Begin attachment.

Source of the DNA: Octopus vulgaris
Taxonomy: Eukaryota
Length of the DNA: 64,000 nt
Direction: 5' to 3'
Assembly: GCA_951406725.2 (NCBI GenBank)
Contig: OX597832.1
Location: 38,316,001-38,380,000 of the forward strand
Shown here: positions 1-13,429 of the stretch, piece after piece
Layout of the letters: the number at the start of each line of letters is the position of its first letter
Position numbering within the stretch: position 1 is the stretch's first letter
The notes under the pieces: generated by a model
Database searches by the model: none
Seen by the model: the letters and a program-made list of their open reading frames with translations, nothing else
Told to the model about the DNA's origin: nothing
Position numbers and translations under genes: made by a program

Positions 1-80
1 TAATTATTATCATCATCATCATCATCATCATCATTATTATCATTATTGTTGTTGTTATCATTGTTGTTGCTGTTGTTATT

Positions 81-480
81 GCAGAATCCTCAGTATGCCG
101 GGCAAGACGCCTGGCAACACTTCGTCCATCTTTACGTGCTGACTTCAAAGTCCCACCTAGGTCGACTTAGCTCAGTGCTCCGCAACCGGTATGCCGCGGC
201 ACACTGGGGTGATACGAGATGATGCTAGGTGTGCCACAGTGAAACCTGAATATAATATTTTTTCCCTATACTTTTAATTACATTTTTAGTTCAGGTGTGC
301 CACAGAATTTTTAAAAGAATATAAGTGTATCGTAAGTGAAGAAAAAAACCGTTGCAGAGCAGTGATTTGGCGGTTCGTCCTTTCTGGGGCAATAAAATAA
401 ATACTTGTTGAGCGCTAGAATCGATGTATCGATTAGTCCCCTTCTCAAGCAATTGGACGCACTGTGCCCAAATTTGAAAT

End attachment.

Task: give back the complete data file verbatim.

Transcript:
Source of the DNA: Octopus vulgaris
Taxonomy: Eukaryota
Length of the DNA: 64,000 nt
Direction: 5' to 3'
Assembly: GCA_951406725.2 (NCBI GenBank)
Contig: OX597832.1
Location: 38,316,001-38,380,000 of the forward strand
Shown here: positions 1-13,429 of the stretch, piece after piece
Layout of the letters: the number at the start of each line of letters is the position of its first letter
Position numbering within the stretch: position 1 is the stretch's first letter
The notes under the pieces: generated by a model
Database searches by the model: none
Seen by the model: the letters and a program-made list of their open reading frames with translations, nothing else
Told to the model about the DNA's origin: nothing
Position numbers and translations under genes: made by a program

Positions 1-80
1 TAATTATTATCATCATCATCATCATCATCATCATTATTATCATTATTGTTGTTGTTATCATTGTTGTTGCTGTTGTTATT

Positions 81-480
81 GCAGAATCCTCAGTATGCCG
101 GGCAAGACGCCTGGCAACACTTCGTCCATCTTTACGTGCTGACTTCAAAGTCCCACCTAGGTCGACTTAGCTCAGTGCTCCGCAACCGGTATGCCGCGGC
201 ACACTGGGGTGATACGAGATGATGCTAGGTGTGCCACAGTGAAACCTGAATATAATATTTTTTCCCTATACTTTTAATTACATTTTTAGTTCAGGTGTGC
301 CACAGAATTTTTAAAAGAATATAAGTGTATCGTAAGTGAAGAAAAAAACCGTTGCAGAGCAGTGATTTGGCGGTTCGTCCTTTCTGGGGCAATAAAATAA
401 ATACTTGTTGAGCGCTAGAATCGATGTATCGATTAGTCCCCTTCTCAAGCAATTGGACGCACTGTGCCCAAATTTGAAAT